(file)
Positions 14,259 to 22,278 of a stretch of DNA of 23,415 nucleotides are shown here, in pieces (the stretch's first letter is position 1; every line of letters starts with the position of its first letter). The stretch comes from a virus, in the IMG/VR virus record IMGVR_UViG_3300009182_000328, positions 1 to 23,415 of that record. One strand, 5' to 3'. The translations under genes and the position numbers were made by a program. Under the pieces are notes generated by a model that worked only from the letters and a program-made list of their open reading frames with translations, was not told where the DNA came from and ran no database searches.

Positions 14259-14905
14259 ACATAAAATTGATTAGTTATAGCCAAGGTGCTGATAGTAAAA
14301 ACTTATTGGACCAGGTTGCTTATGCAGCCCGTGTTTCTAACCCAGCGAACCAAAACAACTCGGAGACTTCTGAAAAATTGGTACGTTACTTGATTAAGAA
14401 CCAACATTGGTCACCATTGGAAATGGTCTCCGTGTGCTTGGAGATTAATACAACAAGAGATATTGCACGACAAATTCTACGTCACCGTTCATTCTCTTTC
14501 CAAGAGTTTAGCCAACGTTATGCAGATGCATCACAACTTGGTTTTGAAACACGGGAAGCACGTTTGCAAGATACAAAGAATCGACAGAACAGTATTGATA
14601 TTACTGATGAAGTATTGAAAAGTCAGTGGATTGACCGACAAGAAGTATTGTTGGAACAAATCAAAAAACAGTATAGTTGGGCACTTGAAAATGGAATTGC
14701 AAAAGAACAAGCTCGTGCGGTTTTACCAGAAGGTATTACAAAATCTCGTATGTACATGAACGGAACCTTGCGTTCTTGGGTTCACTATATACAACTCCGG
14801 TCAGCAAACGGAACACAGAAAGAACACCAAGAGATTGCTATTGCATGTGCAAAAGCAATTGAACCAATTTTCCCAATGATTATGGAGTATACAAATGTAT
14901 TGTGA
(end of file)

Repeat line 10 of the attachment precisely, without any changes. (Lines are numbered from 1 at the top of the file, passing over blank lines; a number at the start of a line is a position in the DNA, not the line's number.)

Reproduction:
14901 TGTGA